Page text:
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Overweight children with gene mutation at risk of liver problems

Written by | 10 Jul 2014 | All Medical News

World Health Matters: Finland by Gary Finnegan – A new study by Finnish researchers suggests that overweight children with a common mutation in the PNPLA3 gene can suffer liver metabolism irregularities which affect them through their lives.

Overweight children who carry the mutation have elevated ALAT values – an indicator of liver metabolism – and could be on the road to serious ill-health in later life. In adults, PNPLA3 mutations are known to promote accumulation of fat in the liver.

The new results suggest that a healthy lifestyle in childhood can help to prevent the accumulation of fat in the liver, and that maintaining a healthy weight is especially important for those carrying the risk gene. The study, published in Pediatric Obesity, was conducted at the Institute of Biomedicine of the University of Eastern Finland.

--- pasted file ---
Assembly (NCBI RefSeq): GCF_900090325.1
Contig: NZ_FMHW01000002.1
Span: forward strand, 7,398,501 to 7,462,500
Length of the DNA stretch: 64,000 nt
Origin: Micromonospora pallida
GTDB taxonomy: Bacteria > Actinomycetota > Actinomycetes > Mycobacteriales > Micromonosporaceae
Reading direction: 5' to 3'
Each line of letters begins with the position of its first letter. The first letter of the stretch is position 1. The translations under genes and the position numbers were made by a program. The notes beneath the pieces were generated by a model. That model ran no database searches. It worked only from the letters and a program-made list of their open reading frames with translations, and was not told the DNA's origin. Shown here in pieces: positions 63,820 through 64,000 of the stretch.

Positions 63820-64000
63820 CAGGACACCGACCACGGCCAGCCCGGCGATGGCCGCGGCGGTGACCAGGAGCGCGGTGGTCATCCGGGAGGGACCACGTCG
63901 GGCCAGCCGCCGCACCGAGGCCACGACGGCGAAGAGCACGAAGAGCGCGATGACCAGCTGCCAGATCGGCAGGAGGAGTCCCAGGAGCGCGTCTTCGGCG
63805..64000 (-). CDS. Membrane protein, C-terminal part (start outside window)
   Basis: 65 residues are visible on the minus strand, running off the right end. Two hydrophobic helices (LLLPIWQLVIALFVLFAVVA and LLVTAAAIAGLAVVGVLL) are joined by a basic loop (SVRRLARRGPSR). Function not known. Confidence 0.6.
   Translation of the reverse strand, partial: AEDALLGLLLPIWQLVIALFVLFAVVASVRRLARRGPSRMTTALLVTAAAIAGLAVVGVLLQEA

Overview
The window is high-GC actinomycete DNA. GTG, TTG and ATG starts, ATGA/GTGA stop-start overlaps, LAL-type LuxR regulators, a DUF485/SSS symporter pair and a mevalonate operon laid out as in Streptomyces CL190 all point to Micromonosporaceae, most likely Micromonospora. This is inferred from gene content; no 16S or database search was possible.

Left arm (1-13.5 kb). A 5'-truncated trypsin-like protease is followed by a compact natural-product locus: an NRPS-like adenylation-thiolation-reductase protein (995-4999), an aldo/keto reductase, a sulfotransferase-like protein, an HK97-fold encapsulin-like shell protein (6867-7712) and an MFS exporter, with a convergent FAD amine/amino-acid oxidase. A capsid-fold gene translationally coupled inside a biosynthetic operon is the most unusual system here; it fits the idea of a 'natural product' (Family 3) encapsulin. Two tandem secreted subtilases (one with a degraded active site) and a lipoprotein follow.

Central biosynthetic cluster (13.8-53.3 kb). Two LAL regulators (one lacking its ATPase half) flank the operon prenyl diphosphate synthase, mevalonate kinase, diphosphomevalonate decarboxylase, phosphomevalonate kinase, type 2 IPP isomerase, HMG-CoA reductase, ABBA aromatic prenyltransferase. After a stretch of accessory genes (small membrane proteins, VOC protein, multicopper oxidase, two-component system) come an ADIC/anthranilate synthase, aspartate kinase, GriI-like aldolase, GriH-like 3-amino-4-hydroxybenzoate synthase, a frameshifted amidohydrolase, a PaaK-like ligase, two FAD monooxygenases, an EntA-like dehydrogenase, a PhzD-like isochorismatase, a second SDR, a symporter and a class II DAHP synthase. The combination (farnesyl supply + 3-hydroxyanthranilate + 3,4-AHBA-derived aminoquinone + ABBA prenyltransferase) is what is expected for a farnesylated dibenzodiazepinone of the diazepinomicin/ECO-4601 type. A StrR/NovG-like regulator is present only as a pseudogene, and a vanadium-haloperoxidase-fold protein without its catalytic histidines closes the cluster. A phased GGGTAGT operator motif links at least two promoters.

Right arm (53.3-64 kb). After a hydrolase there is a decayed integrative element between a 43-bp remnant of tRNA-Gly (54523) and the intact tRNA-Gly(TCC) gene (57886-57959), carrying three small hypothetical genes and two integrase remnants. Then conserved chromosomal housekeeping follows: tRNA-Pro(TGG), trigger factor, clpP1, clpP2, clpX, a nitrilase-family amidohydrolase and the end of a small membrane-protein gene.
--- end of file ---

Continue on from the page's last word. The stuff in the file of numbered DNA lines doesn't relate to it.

The PNPLA3 gene mutation prevents the breakdown of triglycerides in the liver and promotes the accumulation of fat. The accumulation of fat in the liver is known to have several detrimental effects. It can result in decreased insulin sensitivity in the liver, making the overweight-induced problems in glucose and lipid metabolism worse.

The significance of the research findings for public health is emphasised by the fact that 41% of the children who participated in the study were carriers of the PNPLA3 gene mutation associated with fatty liver, and 15% of the children were overweight.

The study included 481 healthy 6-to-8 year-old girls and boys from the Physical Activity and Nutrition in Children Study, PANIC. The Physical Activity and Nutrition in Children Study is an on-going lifestyle intervention study, which produces valuable information on children’s lifestyles, health and well-being all the way into adulthood.

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